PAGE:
Thursday, 17 January, 2019

Retired 'Coward' Deputy Who Stayed Outside During Parkland Shooting Receives Massive Pension

Scot Peterson's $8K-plus pension: It pays to be cowardly Ex-cop accused of standing down during Parkland high school shooting receives massive pension: Report
Deanna Wagner | 17 May, 2018, 03:33

Despite resigning in disgrace after the Parkland school shooting, former Broward Sheriff's Office deputy Scot Peterson is receiving a generous state pension that will pay him more than he made in his previous year on the force.

Peterson's reaction to the deadly school shooting is under police scrutiny and has drawn widespread criticism.

On Feb. 14, surveillance video showed Peterson waiting outside the school as Cruz prowled the halls.

The 55-year-old Peterson, a Broward deputy for 32 years, was paid $101,879.03 last year - $75,673.72 in base salary plus overtime and other compensation, according to sheriff's office records.

Shooting suspect Nikolas Cruz has been jailed since the shooting.

According to a Florida Department of Management Services letter dated March 28, Mr Peterson was found to be entitled to a full pension - despite his behaviour during the incident, CNN reports.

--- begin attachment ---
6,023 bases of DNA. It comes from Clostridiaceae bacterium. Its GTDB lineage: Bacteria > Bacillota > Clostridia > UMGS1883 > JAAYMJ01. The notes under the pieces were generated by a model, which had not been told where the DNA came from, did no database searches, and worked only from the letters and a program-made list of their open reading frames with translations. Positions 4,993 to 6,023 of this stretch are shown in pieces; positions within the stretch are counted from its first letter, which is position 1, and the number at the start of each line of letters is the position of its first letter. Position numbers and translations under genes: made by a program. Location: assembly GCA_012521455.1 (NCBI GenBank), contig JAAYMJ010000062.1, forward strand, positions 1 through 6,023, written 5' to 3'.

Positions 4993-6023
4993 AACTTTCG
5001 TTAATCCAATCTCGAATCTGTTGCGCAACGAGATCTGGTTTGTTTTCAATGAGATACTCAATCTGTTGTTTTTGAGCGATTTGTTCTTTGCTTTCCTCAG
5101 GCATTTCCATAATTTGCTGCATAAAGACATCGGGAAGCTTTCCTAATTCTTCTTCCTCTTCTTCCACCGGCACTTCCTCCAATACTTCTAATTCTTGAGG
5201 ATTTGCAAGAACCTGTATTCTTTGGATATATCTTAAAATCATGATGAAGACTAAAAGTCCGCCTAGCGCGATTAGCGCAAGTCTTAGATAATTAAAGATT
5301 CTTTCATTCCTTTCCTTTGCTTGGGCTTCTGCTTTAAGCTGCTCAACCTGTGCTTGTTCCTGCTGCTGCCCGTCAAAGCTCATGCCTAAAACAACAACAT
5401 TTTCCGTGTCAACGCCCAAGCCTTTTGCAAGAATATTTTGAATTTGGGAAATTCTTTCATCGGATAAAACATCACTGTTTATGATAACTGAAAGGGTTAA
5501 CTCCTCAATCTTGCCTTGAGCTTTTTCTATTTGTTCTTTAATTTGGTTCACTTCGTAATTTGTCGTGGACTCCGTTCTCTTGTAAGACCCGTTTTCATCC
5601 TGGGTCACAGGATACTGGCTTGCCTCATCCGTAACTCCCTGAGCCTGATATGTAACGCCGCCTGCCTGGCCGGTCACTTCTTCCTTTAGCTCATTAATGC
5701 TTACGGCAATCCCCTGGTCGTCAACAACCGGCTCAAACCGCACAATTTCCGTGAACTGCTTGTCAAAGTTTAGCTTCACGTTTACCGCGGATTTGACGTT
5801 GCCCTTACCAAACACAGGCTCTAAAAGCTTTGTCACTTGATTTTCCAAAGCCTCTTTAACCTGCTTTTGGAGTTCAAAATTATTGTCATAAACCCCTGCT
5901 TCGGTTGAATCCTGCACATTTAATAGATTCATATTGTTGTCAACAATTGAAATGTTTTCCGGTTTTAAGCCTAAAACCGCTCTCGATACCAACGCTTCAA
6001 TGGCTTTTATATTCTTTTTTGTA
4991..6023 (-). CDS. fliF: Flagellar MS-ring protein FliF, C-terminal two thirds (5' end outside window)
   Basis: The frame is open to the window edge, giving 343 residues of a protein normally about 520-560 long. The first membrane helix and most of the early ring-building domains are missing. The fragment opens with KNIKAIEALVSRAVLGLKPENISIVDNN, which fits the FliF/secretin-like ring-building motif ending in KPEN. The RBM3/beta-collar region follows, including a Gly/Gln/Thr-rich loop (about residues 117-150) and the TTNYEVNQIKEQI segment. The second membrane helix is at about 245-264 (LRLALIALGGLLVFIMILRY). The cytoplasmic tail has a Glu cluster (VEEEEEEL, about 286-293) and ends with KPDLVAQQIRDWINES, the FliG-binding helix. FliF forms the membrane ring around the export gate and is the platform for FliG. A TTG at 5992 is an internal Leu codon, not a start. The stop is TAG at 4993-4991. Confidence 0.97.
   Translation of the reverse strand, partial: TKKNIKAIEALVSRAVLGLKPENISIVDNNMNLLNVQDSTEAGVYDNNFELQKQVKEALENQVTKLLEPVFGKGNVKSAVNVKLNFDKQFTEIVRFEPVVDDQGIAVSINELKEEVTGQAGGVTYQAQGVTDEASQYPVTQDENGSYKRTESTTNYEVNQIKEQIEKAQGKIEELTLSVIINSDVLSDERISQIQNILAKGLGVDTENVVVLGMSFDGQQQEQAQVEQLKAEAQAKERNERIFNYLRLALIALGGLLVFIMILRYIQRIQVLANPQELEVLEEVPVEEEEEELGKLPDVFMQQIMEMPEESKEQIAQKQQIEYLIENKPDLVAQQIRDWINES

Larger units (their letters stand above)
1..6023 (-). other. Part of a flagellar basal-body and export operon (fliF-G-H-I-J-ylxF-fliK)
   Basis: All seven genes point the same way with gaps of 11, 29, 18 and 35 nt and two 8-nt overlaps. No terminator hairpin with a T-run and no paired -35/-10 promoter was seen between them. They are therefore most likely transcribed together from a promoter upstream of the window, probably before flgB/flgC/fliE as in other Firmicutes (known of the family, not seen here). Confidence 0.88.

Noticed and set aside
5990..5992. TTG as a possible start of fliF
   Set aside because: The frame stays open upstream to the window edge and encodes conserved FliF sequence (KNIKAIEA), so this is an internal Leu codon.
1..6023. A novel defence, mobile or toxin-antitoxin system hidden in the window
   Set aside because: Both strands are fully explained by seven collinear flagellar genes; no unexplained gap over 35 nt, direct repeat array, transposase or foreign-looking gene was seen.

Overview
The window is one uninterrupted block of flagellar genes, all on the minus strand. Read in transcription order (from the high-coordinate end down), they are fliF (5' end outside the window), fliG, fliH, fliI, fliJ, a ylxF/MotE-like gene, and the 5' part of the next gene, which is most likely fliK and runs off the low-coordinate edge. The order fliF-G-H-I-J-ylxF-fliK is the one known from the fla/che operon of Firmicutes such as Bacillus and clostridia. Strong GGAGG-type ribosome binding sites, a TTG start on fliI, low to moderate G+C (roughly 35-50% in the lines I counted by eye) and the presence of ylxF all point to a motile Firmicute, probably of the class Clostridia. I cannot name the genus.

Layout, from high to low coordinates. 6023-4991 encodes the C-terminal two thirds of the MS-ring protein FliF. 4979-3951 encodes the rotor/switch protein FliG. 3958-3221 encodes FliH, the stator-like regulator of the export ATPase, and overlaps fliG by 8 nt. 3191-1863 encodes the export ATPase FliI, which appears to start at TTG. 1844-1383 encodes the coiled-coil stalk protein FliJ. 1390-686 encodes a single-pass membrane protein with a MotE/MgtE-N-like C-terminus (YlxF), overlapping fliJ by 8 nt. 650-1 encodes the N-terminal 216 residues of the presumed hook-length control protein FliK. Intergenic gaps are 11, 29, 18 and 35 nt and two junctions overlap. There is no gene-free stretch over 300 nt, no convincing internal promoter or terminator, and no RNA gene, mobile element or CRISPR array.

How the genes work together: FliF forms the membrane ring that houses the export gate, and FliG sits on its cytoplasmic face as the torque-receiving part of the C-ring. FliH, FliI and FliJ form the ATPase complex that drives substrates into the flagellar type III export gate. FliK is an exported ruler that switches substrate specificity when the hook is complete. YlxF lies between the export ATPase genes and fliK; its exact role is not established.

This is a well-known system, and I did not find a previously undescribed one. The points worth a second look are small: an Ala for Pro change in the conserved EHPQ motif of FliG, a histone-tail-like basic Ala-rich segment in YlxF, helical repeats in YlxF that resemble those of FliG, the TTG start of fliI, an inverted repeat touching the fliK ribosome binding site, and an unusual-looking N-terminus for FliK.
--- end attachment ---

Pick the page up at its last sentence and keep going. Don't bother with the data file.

Back to School-Man Arrested,1st Ld-Writethru, TX
He was arrested and charged with felony tampering with government documents for filing false enrollment records. A 25-year-old man was arrested for pretending to be a student while playing for a high school basketball team.

Peterson has maintained he thought the shots were being fired from outside the school but Sheriff Scott Israel said the deputy should have entered the building immediately.

In the days after the massacre that left 17 students and staff members dead, Peterson came under fire for what some described as inaction once bullets began to fly through the hallways of Marjory Stoneman Douglas High School.

The former officer claimed he believed the shots were coming from outside of the school, by the football field.

"[His actions] were appropriate under the circumstances", lawyer Joseph DiRuzzo said in a statement to the Miami Herald. Before the pension payments began, the Department of Management Services asked Broward State Attorney Michael Satz about Peterson, but Satz's office said it had no information to provide and referred questions to FDLE.

Peterson has since been sued by Andrew Pollack, whose daughter lost her life during the bloodshed. President Donald Trump slammed Peterson, saying he "certainly did a poor job" and that he was a "coward" for not going into the school to try to help the students.

Because no charges have been filed, the state is required to provide his pension under Florida law but our agency will be closely monitoring the FDLE investigation for any updates.